Invasive, Exotic Plants of the Southeast
Common Name: Japanese Barberry
Scientific Name: Berberis thunbergii
Identification: Japanese Barberry is a deciduous spiny shrub that grows 2 to 8 feet high. The tree has small, oval-shaped leaves that may be tinted green, blue, or red. The bark is brown and deeply grooved with a spine at each node. Pale yellow flowers hang in umbrella-shaped clusters and appear in April to May. Bright red berries mature during summer and fall and persist through the winter.
Ecology: Japanese Barberry is a rapid growing shrub that displaces native plants and degrades wildlife habitat. Birds and small mammals spread the seeds, which have a 90% germination rate. Japanese Barberry is avoided by deer, giving this invasive shrub a competitive advantage.
Plant Control: Mature shrubs in the home landscape can be removed by digging up the plant and bagging it in a large heavy duty garbage bag so it is not able to root elsewhere or spread its seeds. Binding it up tightly with twine or wrapping it with landscape fabric may make it easier to dig without getting stuck with the spines. If digging is not an option, cut entire shrub back to the ground in late summer and treat cut ends with undiluted glyphosate concentrate (53.8% preferable but 41% probably okay). Due to the likelihood of seeds being present in the immediate area, annual monitoring may be needed to control new seedlings for several years after removal of source plants. Small seedlings should be pulled as soon as they are found or a shovel will be needed to dig them up if they are allowed to get over two inches in size.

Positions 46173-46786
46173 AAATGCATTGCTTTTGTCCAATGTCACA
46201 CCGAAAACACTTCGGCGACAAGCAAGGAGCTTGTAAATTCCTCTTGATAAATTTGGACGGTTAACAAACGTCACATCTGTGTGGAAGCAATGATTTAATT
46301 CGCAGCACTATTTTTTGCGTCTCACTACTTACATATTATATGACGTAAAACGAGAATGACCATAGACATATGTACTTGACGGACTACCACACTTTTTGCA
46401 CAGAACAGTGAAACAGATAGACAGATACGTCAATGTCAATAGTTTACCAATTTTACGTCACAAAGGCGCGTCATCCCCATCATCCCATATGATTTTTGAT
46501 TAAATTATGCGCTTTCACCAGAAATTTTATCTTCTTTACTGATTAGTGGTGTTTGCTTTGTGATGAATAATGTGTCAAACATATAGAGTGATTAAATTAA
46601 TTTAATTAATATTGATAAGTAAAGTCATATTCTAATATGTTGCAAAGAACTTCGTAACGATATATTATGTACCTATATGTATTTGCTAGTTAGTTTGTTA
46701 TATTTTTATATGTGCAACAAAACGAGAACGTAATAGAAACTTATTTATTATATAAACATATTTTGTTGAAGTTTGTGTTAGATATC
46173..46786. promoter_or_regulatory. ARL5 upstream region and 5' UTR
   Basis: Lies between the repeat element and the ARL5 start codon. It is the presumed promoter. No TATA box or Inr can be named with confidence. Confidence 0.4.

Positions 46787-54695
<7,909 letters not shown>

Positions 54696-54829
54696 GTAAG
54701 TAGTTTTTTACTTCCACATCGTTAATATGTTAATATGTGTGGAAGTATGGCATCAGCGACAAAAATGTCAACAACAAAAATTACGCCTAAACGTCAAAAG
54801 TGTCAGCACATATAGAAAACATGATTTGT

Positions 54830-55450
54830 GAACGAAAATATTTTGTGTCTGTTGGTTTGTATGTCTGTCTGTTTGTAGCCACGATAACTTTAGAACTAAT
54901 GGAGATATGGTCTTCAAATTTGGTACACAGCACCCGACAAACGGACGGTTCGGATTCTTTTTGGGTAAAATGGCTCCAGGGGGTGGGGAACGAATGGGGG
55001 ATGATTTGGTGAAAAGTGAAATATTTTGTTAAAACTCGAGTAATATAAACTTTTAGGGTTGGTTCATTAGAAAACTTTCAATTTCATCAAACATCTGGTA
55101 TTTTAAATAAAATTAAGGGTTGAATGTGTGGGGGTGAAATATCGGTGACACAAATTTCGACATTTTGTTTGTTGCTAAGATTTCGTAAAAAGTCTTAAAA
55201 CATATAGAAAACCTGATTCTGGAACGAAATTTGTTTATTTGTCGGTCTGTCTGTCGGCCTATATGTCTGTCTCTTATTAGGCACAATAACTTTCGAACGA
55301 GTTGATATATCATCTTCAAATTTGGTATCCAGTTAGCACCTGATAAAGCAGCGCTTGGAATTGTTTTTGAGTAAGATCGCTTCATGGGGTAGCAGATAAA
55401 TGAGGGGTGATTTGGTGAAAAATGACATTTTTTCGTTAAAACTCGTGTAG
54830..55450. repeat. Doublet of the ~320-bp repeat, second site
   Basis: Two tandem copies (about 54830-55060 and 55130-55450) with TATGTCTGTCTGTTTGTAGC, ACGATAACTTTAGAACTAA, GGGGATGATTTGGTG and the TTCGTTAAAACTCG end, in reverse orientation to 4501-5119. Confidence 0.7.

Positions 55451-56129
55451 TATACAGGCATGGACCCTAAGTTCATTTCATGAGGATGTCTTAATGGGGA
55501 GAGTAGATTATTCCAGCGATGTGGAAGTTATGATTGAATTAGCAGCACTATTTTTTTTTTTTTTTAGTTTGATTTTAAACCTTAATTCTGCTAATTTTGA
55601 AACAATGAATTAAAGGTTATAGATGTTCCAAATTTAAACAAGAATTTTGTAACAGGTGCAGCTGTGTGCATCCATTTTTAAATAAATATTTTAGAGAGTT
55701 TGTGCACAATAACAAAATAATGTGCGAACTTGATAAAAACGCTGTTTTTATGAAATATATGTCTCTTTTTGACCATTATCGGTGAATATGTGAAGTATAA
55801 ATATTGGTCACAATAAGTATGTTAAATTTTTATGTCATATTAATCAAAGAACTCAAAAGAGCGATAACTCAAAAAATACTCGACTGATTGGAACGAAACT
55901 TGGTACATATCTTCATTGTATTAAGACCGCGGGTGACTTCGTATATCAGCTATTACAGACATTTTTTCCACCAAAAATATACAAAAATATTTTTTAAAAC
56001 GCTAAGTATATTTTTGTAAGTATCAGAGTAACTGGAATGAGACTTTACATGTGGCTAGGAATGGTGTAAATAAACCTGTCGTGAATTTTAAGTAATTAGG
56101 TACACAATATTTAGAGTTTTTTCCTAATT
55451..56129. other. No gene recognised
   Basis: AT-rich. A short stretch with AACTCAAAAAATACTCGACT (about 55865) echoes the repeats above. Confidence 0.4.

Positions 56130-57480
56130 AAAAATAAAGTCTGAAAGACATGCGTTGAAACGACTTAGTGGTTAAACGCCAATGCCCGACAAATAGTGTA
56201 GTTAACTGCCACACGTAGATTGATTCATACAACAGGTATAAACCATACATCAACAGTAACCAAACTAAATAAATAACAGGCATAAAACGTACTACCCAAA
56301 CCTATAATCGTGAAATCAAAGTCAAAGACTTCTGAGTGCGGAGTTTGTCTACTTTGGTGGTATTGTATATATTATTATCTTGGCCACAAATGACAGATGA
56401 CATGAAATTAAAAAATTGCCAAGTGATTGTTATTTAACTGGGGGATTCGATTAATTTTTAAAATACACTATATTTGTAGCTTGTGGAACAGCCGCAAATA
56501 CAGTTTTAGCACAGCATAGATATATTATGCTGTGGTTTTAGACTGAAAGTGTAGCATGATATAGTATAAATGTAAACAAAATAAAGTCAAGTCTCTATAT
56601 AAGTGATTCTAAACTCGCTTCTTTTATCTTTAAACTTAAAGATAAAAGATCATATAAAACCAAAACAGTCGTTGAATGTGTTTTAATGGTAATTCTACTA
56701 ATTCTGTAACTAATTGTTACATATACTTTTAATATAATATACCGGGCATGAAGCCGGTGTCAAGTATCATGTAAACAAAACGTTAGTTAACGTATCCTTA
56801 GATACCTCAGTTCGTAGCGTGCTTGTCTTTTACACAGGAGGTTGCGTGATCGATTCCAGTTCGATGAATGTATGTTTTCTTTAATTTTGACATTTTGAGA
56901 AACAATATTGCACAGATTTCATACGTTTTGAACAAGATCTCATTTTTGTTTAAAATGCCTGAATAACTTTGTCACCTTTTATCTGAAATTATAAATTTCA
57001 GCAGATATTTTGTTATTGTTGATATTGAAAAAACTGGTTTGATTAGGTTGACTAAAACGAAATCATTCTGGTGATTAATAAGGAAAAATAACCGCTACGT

Alternative Native Species: Winterberry (Ilex verticillata), American Beautyberry (Callicarpa americana), Spicebush (Lindera benzoin), Mapleleaf Viburnum (Viburnum acerifolium)
When using herbicides remember to follow label-recommendations. Any mention of trade, products, or firm names is for descriptive purposes only and does not imply endorsement by North Carolina State University.
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